a certain responsibility
The pet shop owner seemed far less surprised than the little dragon when the latter became a man; tall, white-scaled, red-eyed, robed in heavy white silk, with a cloak embroidered white-on-white and edged with claws.
"I trust that your majesty will excuse me," the pet shop owner said, bowing. "I had very little warning of your arrival, and have little that could please a being of your stature or nature."
"You may rise," the man in white said. "Your name?"
"Those who live in the area address me as D, or Count D. Your majesty will be aware of my nature, if he has met my father; when we go abroad in the world of humans, we prefer to go unnoticed."
"I see." The man in white seated himself, then gestured for D to take one of the stools. "I am Goujun, Dragon King of the Western Ocean, Commander of the Armies of Heaven, and . . ." His brow furrowed, as though he was trying to remember something.
"Your majesty is inconvenienced," D said. "That is only natural. You are at the moment in a different reincarnation, and as such your memory of your own nature is blurred."
"Then why am I in this form, here and now?"
"Within my dwelling, majesty, all beings take either their natural form or a human one."
"An interesting question." D filled a cup of wine and presented it with a bow. "I, and my fathers before me, believe it is so that beings may perceive each other in a fashion which allows for apprehension of spirit. Too often, the appearance of physical form hinders true recognition."
"I see." Goujun accepted the cup and sipped from it. "Your wine is very good. Thank you."
"It is my pleasure to be of service to your majesty."
"I believe that there was a reason that I came here, but --" Goujun hesitated. "I fear that my memory is imperfect."
"I would suspect that your majesty came to my shop in search of a pet."
"A pet?" Goujun drew back at the very idea. "Surely not. It is my duty to seek out my brothers, to resume my proper nature . . ."
D waited until Goujun had come to a pause. "If it is the will of Heaven that your majesty endures your current existence, then the walls of my dwelling are only a momentary respite, your majesty."
Goujun stared at him with blank red eyes. "You are insolent."
D bowed. "I do not seek to give your majesty counsel. I merely speak the truth as I perceive and know it. Your majesty's essence remains the same whatever his form or reincarnation, but your majesty's duties may change with that reincarnation."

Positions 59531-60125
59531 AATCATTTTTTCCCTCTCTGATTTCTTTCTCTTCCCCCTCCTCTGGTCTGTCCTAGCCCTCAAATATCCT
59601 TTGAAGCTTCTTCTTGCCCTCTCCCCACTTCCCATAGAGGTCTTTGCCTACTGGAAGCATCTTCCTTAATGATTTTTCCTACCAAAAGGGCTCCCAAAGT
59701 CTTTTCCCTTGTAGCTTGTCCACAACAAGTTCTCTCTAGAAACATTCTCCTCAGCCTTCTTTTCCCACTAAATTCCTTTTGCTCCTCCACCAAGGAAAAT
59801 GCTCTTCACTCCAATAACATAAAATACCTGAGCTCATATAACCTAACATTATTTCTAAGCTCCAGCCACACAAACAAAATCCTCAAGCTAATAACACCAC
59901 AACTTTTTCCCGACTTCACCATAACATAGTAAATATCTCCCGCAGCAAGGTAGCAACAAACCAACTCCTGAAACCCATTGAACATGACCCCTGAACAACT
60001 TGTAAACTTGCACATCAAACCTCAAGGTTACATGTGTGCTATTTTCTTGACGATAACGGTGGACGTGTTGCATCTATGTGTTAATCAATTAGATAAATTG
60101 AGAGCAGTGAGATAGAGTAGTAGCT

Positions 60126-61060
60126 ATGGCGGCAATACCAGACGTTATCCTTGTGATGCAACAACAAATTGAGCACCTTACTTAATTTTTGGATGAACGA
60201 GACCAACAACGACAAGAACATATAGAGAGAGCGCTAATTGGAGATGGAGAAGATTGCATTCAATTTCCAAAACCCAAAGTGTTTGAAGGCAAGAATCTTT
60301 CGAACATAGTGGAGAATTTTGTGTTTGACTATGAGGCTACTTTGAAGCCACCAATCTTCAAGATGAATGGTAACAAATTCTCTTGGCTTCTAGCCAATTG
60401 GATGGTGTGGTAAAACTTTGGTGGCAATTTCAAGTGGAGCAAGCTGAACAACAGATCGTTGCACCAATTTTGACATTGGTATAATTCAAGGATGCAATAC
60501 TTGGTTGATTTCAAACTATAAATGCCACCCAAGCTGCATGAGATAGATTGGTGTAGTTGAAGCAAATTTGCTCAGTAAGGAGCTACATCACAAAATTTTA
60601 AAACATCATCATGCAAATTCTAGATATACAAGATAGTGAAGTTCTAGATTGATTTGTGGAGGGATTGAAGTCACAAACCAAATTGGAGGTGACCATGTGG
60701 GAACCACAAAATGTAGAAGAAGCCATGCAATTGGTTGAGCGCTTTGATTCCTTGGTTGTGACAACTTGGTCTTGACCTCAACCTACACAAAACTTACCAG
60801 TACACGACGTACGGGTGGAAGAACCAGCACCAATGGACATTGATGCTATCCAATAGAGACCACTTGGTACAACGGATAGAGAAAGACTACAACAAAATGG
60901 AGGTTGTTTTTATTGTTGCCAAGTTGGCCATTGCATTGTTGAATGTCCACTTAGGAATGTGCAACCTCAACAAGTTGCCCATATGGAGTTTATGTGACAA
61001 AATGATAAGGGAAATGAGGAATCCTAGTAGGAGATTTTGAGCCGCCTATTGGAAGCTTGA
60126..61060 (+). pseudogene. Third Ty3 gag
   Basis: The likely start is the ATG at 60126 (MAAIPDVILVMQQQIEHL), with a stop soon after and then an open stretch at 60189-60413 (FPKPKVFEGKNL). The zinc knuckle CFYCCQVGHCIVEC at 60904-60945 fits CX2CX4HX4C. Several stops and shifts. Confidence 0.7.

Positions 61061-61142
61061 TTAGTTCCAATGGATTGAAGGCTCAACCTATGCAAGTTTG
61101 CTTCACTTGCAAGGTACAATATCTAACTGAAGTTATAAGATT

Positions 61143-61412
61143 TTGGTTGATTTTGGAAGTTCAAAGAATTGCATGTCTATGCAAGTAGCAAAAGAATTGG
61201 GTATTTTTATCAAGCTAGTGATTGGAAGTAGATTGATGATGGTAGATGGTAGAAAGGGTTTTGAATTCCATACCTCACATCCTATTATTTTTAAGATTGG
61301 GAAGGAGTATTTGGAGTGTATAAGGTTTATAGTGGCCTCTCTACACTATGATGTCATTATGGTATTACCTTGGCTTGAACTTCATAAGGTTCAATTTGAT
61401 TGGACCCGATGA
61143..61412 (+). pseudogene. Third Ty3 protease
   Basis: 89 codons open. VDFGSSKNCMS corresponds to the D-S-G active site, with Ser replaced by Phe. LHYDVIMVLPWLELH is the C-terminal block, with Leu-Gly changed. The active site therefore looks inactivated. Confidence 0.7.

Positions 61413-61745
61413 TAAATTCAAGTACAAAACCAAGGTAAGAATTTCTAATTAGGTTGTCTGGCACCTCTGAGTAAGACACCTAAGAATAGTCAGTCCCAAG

"You speak of the will of Heaven," Goujun said, his voice distant and full of storms. "I who have seen the walls of Heaven and its everlasting gardens, I say this to you: I have seen Heaven invaded by chaos and its warriors laid low by a child. What is Heaven that I should submit to it, when it has done this to me?"
"I have no answer for your majesty," D said, his long-fingered hands still in his lap. "But I would ask your majesty in return; what duty do humans have, when the world mistreats them and when they are betrayed by it?"
"Humans are nothing to me," Goujun said dismissively. He frowned again. "But I perceive the thrust of your argument. You say that we have a duty to our own nature."
"Your majesty has it," D agreed. "And as I fulfil mine now, so I beseech your majesty to remember what he has bound himself to."
Goujun set down his cup. "Which is?"
"How should I seek punishment? What have I done that I should regret?"
"Your majesty is a dragon," D said. "He regrets nothing. He has made his choices and he abides by them."
"And you say that I came here in search of --"
"A companion, perhaps, your majesty. But all that I can offer you here and now is a pet."
"What should I do with a pet?"
"Pets, your majesty, will not always be able to communicate with you, or you with them. Their understanding may be limited to your perceptions, and yours to them. And yet, perhaps, their affection may ease your majesty's heart, alone as your majesty is, and far from your brothers."
"Very well," Goujun said. There was a weariness to his voice. "I perceive that my time is limited. Show me your wares."
D rose. His hand moved to the cord of a hanging curtain. "I do not sell pets. People may come here for them, but that is their own affair. What I sell, your majesty, are love, dreams, and hopes."
"I was not aware that such things could be bought for money."
"Your majesty is quite correct. They can only be given. My price is a different matter."
"Then inform me of your price."
"An owner has a responsibility towards his pet, your majesty. That is all."
Goujun made a single gesture with one hand. The lantern-light gleamed on his claws. "You need not fear that I will neglect my responsibilities."
"Then I will attempt to answer your majesty's needs."
D tugged on the cord. The curtain fell in a long cascade of red silk, drifting to the ground in loose folds, revealing the man who stood on the other side. He was of average height, in a green tunic and dark trousers, with an unassuming smile, a monocle over his right eye, and three bands of silver on his left ear.
Where Goujun had been sitting, a small white dragon was coiled on the silk-draped couch.
"Thank you, Count," the young man said. "You're quite right. That is Hakuryuu. I'm sorry to have put you to the trouble of caring for him; we weren't sure where he'd got to after that ambush."
"Not at all." D walked across and picked the little dragon up in his arms, carrying him across the room to the young man. "Here you are, Hakkai-san."
Hakkai laughed nervously. "Heavens, Count. Are you giving him to me, or me to him?"
"A pretty question," D said. "And as such, quite unanswerable."
Hakkai frowned for a moment. His gaze fell on the empty cup of wine. "I hope that I didn't disturb you while you were drinking."
"Not at all," D said again. "I did have a guest, but he is gone now."
"Yes. Quite gone."